Wednesday, December 16, 2009

So you've committed mortgage fraud and got caught, what next?

Our blog analytic software shows that one of the most googled phrases that lands people on this site is "I've committed mortgage fraud", I suppose these people are here on our blog looking for an answer to the mess that they've found themselves in. Say for the sake of argument that you've already been arrested and have had criminal charges filed against you, where are you headed? I can't speak for how things would work for you outside of Miami Dade county, but if you did get busted here in Miami, guess what? YOU'RE IN LUCK!

Am I nuts? Is this some sort of joke? After all, everything that's available online suggests that if you've been arrested for participating in mortgage fraud, YOUR ASS IS GOING DOWN! We've heard prosecutors say "There's no room for probation" and "Probation is not an option", those are very strong words but is that what really happens? We've already seen brilliant police work by Sgt. Richard Davis in one of the first Mortgage Fraud Task Force arrests that then became nothing more than a slap on the wrist for the people that were charged. From what we've seen in that case we're lead to believe that the case fell apart once it was turned over to the prosecutor. Was that an isolated incident? Was the prosecutor in that case asleep at the wheel?

Let's give the prosecutor the benefit of the doubt and chalk up the lame prosecution of the afore mentioned case to bad luck for the state, surely there are plenty of other headline cases made by the Mortgage Fraud Task Force that were prosecuted by the State Attorneys Office that sent the bad guys up the river with lengthy prison sentences, right? I'm sure we're going to find some prosecutions that are going to make the Mortgage Fraud Task Force members who investigated these cases proud, let's take a look at what happened to these cases after they were handed off to the prosecutor...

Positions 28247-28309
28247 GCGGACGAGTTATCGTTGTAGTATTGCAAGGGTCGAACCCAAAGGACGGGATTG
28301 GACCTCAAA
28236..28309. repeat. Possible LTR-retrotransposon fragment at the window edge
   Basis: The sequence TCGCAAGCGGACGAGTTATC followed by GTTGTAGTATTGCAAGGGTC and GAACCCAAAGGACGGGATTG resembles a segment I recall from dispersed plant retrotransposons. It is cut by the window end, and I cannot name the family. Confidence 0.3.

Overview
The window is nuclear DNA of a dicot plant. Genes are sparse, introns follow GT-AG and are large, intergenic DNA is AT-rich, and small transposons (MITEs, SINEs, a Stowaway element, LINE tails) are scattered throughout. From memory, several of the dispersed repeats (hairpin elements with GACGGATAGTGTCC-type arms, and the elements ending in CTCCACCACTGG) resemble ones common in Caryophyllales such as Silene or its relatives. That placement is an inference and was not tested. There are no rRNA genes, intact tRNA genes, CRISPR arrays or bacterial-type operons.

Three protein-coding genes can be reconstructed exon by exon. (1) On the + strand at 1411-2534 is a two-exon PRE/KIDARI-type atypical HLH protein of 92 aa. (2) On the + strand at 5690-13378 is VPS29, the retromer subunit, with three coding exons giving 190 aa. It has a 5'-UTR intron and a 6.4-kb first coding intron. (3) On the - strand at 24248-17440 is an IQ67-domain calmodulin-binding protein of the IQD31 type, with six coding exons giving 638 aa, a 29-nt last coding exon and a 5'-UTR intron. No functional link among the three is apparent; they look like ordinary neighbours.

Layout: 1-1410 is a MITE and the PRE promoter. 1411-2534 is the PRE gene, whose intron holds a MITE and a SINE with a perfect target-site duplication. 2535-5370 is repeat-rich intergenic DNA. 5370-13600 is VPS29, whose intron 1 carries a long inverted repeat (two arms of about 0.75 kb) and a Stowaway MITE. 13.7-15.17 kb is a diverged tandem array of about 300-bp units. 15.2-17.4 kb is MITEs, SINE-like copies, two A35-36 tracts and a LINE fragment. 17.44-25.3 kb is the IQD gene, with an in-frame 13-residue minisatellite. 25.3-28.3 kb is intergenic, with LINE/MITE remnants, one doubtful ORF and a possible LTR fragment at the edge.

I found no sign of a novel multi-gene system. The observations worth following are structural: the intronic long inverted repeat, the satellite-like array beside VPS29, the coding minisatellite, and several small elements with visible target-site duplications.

Milton Ibanez Case #F-08-014551-A

Case Disposition
What's that? Probation? Mr. Ibanez is accused of $435,000 worth of fraud and he gets probation. This isn't going to work, let's move on to the next case,

Caridad Marrero Case # F-08-005628

Case Disposition
Charges dropped! Something haywire there, let's keep looking...

Hilda E. Cardelle Case #F-08-009458-A

Case Disposition
AH HAH! The mortgage fraud charge was dropped, at least the 1st degree grand theft charge is still pending! Upon further inspection we find that Ms. Cardelle is about to plead on 2/12/2010, so this case isn't going to work either. Let's keep looking for a solid prosecution of one of these mortgage fraudsters...

Ana Ferrer Case #F-08-012976
Case Disposition
DAMN! Another case where probation was handed out. $HIT! Let's keep looking, next we find the Martinez-Cano mortgage fraud gang accused of stealing $368,000! Look at these fraudsters! I'm sure their asses got locked up!

HELL YES! Fancy graphics and all! Let's take a look at the nasty sentence these crooks got!

Manuel Martinez Case #F-08-011743-B
OK, maybe Mr. Martinez was innocent, let's move on to Helen Martinez-Cano, she looks suspicious to say the least...

Helen Martinez-Cano Case #F-08-011743-A
Jeeze, all three charges dropped? Ok, I get it, the real bad guy was the remaining defendant in the case, Roberto Cano, I'm sure they threw the book at him!

Roberto Cano Case #F-08-011743-C
WHAT?! $368,000 worth of mortgage fraud and the man got PROBATION!? WTF?! Ok, let's look at one last set for today...

There you go! Sandra Prosperi and Carmen Baeza accused of stealing $712,000!!!! What did they get, 5, 10 or 20 years? Let's look...

Sandra Prosperi Case #F-08-005940-A
WHAT?! ARE YOU KIDDING ME? MORE PROBATION?! More than $700,000 in fraud and all she got was probation? Certainly, the prosecutor must have thrown the book at her partner right? Let's see...

Carmen Balbuena-Baeza Case #F-08-005940-B
HOLY $HIT! MORE PROBATION?! Are you kidding me? We've just outlined $2,134,116 worth of mortgage fraud between nine defendants and all the prosecutor was able to nail them with was FCUKING PROBATION? This can't be right, certainly there must be some sort of mistake. You can pull a gun on someone and steal their wallet and have to do jail time, how do these people get away with committing this level of financial crime in the multi millions and only get probation? We've already established that the cops that put these cases together do good police work and bring in solid cases so why does everything seem to fall apart once the case gets into the prosecutors hands?

Let's not jump to any conclusions yet, perhaps what we've found in these nine cases is just an anomaly. I'm going to go back over to the courthouse tomorrow and research more mortgage fraud cases that have been prosecuted by the local state attorneys office, I'm sure we'll find some cases were nasty prison sentences were handed out to the crooks. Stay tuned till tomorrow.

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